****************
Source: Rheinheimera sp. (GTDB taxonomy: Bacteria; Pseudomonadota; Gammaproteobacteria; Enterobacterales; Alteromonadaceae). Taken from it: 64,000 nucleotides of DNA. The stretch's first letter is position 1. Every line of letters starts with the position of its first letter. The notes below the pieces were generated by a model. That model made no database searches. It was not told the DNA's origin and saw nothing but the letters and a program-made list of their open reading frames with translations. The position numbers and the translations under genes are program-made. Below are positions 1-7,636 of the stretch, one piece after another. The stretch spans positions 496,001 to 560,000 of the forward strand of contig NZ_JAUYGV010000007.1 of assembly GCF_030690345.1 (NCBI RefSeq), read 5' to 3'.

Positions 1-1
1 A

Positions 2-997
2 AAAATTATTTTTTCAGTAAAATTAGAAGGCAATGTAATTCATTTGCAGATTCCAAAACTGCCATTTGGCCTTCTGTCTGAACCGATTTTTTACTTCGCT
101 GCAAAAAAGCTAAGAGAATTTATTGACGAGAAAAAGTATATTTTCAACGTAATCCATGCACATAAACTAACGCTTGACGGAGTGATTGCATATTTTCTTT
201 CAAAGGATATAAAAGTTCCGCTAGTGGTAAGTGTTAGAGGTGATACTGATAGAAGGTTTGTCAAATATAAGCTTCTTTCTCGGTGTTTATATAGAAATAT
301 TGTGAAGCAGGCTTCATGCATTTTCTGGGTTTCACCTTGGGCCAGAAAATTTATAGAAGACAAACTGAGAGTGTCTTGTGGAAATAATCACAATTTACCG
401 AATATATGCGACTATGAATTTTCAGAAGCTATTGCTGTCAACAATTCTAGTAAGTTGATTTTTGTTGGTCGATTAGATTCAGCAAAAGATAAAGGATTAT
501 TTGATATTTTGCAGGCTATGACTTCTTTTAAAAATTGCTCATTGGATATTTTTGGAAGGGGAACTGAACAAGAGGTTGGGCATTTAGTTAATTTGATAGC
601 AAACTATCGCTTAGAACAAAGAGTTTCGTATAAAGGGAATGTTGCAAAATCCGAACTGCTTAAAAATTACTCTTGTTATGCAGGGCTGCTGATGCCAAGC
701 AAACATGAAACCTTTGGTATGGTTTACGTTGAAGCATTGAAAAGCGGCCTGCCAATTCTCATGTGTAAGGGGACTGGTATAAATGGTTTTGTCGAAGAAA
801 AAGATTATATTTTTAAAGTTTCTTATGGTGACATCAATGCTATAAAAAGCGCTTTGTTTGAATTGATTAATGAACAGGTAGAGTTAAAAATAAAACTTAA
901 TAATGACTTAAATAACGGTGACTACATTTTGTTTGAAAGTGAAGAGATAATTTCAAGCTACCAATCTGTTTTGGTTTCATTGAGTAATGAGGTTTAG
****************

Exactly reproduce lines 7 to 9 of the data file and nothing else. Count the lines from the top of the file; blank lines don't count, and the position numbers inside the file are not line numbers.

201 CAAAGGATATAAAAGTTCCGCTAGTGGTAAGTGTTAGAGGTGATACTGATAGAAGGTTTGTCAAATATAAGCTTCTTTCTCGGTGTTTATATAGAAATAT
301 TGTGAAGCAGGCTTCATGCATTTTCTGGGTTTCACCTTGGGCCAGAAAATTTATAGAAGACAAACTGAGAGTGTCTTGTGGAAATAATCACAATTTACCG
401 AATATATGCGACTATGAATTTTCAGAAGCTATTGCTGTCAACAATTCTAGTAAGTTGATTTTTGTTGGTCGATTAGATTCAGCAAAAGATAAAGGATTAT